Alarm fatigue is described as desensitization of the clinician to alarms due to the number of false or nonactionable alarms. Nonactionable alarms can be defined as alarms that do not require an active clinical intervention. Due to the proliferation of medical devices and technology used to support the delivery of patient care, alarm fatigue is a frequent occurrence in critical care settings. An increase in the number of nonactionable alarms has contributed to clinician cognitive and sensory overload, which can lead to actionable alarm signals being silenced, ignored, or turned off inappropriately.1
A collaborative summit was convened in 2011 by the Association for the Advancement of Medical Instrumentation (AAMI), the Food and Drug Administration, The Joint Commission (TJC), the American College of Clinical Engineering, and the ECRI Institute to address clinical alarm safety with the goal of eliminating adverse events related to alarms by 2017. Following the summit, AAMI released the top 10 actions healthcare organizations can do to improve alarm safety.2 In May 2013, the American Association of Critical-Care Nurses (AACN) released a practice alert and toolkit that sought to heighten awareness of the consequences of alarm fatigue and provide evidence-based interventions to improve the safety of alarm management.3 Recognizing the threat to patient safety, TJC named clinical alarm safety as a National Patient Safety Goal (NPSG) by issuing NPSG.06.01.01 in June 2013.4
In response to these calls to action to improve clinical alarm safety, the medical critical care leadership team at Yale New Haven Hospital organized an interdisciplinary group to assess the problem at the unit level.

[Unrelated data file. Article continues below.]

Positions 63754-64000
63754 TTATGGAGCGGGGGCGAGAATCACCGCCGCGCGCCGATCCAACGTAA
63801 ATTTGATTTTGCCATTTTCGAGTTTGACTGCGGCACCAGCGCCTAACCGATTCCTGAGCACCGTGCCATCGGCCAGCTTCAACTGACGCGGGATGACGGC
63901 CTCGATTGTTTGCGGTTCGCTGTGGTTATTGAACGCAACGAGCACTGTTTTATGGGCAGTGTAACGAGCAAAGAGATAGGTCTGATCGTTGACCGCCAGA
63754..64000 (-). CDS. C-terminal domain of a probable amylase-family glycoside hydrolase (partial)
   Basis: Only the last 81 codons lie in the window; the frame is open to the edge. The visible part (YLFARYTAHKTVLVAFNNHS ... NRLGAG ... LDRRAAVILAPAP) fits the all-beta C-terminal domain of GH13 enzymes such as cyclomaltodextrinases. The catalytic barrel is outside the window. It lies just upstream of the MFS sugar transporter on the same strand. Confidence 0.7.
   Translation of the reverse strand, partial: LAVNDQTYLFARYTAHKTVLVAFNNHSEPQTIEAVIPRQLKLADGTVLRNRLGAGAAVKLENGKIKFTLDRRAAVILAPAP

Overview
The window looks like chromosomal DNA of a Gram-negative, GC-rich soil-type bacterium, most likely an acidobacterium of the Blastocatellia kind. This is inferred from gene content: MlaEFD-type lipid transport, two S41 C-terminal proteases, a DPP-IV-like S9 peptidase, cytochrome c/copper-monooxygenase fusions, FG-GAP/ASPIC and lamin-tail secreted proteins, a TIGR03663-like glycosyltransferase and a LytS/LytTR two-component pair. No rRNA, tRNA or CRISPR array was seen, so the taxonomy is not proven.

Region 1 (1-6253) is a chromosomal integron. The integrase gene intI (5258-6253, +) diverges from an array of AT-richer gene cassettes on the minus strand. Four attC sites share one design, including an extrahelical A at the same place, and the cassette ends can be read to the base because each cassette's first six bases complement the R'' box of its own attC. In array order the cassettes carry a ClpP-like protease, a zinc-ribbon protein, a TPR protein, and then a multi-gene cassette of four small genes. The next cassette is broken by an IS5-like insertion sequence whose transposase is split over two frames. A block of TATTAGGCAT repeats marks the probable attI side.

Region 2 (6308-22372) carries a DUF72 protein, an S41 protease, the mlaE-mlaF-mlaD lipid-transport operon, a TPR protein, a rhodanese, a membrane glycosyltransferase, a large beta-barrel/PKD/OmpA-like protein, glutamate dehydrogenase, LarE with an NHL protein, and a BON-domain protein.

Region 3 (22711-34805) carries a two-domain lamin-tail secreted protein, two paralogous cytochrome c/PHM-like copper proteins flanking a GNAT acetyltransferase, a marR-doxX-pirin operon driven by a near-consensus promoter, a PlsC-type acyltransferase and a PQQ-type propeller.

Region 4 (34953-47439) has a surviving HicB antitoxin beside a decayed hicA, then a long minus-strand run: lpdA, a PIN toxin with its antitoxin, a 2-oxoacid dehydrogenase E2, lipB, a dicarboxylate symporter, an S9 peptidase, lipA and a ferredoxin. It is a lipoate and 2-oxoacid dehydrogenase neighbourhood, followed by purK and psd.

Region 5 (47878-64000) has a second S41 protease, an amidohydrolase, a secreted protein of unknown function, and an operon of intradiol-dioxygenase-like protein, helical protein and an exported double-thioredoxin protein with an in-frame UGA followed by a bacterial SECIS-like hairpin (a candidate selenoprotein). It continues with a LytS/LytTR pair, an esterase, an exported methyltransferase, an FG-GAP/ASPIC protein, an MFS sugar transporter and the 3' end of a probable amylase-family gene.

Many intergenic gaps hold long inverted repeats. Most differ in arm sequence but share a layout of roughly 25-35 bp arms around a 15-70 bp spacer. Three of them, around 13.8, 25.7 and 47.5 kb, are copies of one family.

Identifying the Problem
In 2010, the medical intensive care are step-down unit (SDU) at the York Street campus of Yale New Haven expanded into two 28-bed units housed on two floors, each encompassing 33,000 square feet. The increased size posed new challenges for clinical staff with regard to alarm management. Crisis monitor alarms were programmed to populate the bedside physiologic monitoring screens in zoned clinical areas referenced as care groups. This allowed clinicians to view remote alarm conditions and respond appropriately to area alarms.
The units established an alarm management team in 2013 with the goal to meet the requirements of NPSG.06.01.01. The team consisted of representatives from clinical engineering, the Yale School of Nursing, information technology, nursing management, performance improvement, physician leadership, and bedside clinical staff. The team began by using the gap analysis assessment tool provided by AACN.3